Water Filtration Lab Report

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During our water filtration lab, we were instructed to design our own water filters in order to filter out as many particulates and living organisms to make the dirty pool water as pure as possible. Our water filter test consisted of a 2L soda bottle that we cup the top off and inverted to make a funnel. We then built our filter bottom up, starting with a rubber banding a coffee filter to the bottom as a final catch-all for the finest particles. In the nozzle of the bottle we stuffed 2 cotton balls. On top of the cotton balls we placed 4 cotton pads. Both of these materials also were inserted to catch very fine particles that might make their way down the early levels of the fitler. We then have an intermediate layer which consisted of a abrasive pad, and on top of that was a round scrubber surrounded by sand. We hoped that…show more content…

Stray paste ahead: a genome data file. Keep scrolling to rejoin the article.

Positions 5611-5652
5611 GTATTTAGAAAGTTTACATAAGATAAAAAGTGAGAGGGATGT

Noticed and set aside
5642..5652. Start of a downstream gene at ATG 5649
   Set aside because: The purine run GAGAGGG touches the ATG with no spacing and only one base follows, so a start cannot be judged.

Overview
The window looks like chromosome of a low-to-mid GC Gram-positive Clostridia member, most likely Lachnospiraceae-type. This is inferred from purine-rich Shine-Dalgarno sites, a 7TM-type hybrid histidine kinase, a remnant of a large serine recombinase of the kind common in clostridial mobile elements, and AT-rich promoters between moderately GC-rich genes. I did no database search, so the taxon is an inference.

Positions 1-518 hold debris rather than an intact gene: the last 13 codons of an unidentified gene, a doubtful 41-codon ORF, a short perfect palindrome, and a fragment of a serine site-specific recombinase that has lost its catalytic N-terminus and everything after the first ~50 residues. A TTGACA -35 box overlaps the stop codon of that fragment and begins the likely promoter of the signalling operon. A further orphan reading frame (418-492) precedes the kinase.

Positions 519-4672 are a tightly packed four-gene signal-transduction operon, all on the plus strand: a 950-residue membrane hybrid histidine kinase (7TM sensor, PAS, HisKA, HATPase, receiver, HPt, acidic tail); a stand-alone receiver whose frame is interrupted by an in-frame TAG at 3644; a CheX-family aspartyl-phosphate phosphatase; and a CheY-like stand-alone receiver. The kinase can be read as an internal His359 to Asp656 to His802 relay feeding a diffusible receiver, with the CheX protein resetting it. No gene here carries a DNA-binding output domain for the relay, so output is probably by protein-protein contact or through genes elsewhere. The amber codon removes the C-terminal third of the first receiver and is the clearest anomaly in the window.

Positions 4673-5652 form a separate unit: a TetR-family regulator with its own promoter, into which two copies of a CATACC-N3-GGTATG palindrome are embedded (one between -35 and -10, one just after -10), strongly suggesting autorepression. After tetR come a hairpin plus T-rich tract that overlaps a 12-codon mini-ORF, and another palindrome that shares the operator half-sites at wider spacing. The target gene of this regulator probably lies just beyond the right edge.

The untreated water appeared green and has visible particulates in it that could be viewed just simply by looking at it. After we ran the pool water through our filter, however, the water that seeped out from the bottom and was collected appeared much more transparent, only having a slightly cloudy tinge. Also noteworthy was that the filtered water had no visible particulates in it. However, because the water was still cloudy, we decided to run a few chemical tests on it to see if it was safe to drink. We first measured the pH of the unfiltered and filtered water. Unfortunately, both pH’s were exactly the same, at 5.5. Thus, our filter had no effect on the pH of the water. We also tested the chlorine concentration of the water. This made sense because chlorinated pools often have high amounts of chlorine, which can also form HCl, an acid which would reduce the pH. Upon testing the unfiltered and filtered, we originally had 70ppm chloride but our filter reduced it to 60ppm. This was intriguing because I did not expect our dingy little filter to have any effect on the molecular

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